It has been …
… since President Emmanuel Macron said "The only effective responses to the pandemic will be those which are global, coordinated and based on solidarity"
We need at least US $52 billion to fund the global response to the COVID-19 pandemic in 2022. Grant financing by donor countries accounts for at least US $27.7 billion, or 53%, of this. Governments must act fast to fill this funding gap. To date, US $2.3 billion has been committed by members of the G20.
US $1.0 billion fair share ask
US $147.6 million contributedas of 23 March 2022
14% of fair share contributed
Only a handful of countries have the capacity to manufacture vaccines. We need urgent action to share mRNA technology and intellectual property rights, and to adapt existing facilities and acquire the materials needed to scale up vaccine production globally.
Endorsed the TRIPS waiver
on 9 June 2021
Is supporting efforts to increase regional manufacturing capacity
as of 28 May 2021
The pandemic’s aftershocks continue to devastate the economies of many countries. High-income countries must support more vulnerable nations with all tools available, including Special Drawing Rights (SDRs), an international reserve asset that can help support countries in emergencies. Rechannelling an initial $100 billion of SDRs in 2021 to low income and vulnerable middle income countries is a smart investment in a fairer, greener, and better recovery for everyone. To date, $60 billion has been committed from all advanced economies.
US $27 billion receivedon 23 August 2021
US $5.5 billion pledged
as of 25 September 2021
86% of fair share of $100bn SDR recycling in 2021
US $1.7 billion pledged
on on 15 December 2021
7% above IDA19 pledge
Does not support ambitious IDA replenishment/$100bn ask
Low and lower-middle income countries still need nearly 1.9 billion doses to fully vaccinate 70% of the population by mid-2022. To help close the gap, members of the G20 have promised to share over 2.7 billion doses by mid-2022. To date, 1.31 billion have been delivered. Note: in response to calls from Africa CDC to pause vaccine donations until the second half of 2022, scoring for the delivery of doses was last updated on 17 February 2022 to reflect how well donors delivered on commitments when there were significant constraints on the supply of COVID-19 vaccines. Deliveries and updates to published dose delivery will continue to be monitored.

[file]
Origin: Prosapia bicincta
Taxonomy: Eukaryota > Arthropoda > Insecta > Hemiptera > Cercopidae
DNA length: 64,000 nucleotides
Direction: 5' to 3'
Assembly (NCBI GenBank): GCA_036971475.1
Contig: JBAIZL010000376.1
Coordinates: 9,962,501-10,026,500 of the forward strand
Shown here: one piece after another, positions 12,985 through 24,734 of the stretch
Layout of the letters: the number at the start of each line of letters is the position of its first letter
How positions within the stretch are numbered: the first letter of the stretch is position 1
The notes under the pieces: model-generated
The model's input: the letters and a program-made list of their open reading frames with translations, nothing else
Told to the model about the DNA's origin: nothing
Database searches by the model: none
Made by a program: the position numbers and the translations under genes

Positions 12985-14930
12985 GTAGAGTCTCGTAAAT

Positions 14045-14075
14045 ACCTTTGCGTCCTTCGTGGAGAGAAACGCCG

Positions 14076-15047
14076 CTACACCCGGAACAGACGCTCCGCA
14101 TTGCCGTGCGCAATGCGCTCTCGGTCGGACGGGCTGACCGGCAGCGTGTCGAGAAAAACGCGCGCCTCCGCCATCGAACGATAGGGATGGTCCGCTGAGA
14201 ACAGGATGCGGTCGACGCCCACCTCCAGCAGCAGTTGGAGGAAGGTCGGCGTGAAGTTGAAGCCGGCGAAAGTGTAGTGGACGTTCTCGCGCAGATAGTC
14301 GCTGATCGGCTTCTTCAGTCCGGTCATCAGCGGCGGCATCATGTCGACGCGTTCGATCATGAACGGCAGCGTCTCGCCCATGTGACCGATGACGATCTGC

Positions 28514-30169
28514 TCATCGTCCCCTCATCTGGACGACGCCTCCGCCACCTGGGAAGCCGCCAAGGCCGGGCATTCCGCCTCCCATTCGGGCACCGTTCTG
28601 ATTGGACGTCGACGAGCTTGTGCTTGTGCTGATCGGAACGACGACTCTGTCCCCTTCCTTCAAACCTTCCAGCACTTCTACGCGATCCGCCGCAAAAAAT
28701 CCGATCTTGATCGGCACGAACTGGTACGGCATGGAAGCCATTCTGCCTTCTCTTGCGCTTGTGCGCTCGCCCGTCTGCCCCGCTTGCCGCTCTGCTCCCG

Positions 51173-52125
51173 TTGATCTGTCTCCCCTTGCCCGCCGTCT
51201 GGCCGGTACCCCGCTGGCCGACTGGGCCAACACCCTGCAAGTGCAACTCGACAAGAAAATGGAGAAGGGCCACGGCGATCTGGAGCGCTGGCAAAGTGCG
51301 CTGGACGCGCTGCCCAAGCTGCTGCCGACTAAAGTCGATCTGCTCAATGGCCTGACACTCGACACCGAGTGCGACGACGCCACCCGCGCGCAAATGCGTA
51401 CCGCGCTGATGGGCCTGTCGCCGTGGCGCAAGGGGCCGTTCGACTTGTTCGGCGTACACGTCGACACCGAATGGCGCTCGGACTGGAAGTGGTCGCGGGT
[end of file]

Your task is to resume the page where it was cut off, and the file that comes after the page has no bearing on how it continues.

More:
France has published a dose delivery plan.
120 million pledgedon 25 September 2021
75.4 million deliveredas of 11 August 2022
France is among the strongest supporters for action to mitigate the current economic crisis. It was the first country to commit to supporting vulnerable countries by recycling Special Drawing Rights (SDRs), and it pushed other G7 countries to do the same. France is also aiming to scale up aid by billions of dollars over the next few years. It has legislated to reach the 0.7% ODA/GNI target that G8 countries agreed to in 2005 by 2025. Ensuring that aid is high quality and doesn’t add to existing debt burdens will be key.
France has also been a strong supporter of vaccine equity through its leadership on dose sharing. It was the first country to share doses with African countries in April 2021, with a strong focus on improving vaccine manufacturing capacities and health systems in African countries, as well as the first country to publish a monthly doses donations calendar until June 2022
But France has lagged behind in financial efforts to support vaccination in the world's poorest countries. France committed only 27% of the €1.03 billion it was asked to pledge to the Access to COVID-19 Tool Accelerator (ACT-A) in 2021. And the AFD (French development agency) has not been transparent on how the €2.2 billion in bilateral development assistance was allocated. France must be a better role model and team player on the financial front in 2022, both in terms of quantity and transparency.
In 2022, France should use its EU Presidency role to make sure the EU supports the TRIPS waiver, publishes its own dose sharing calendar, increases its financial support to end the pandemic everywhere and agrees on an ambitious roadmap to reach the objective of recycling at least 100bn SDRs to the benefit of the most vulnerable countries as soon as possible.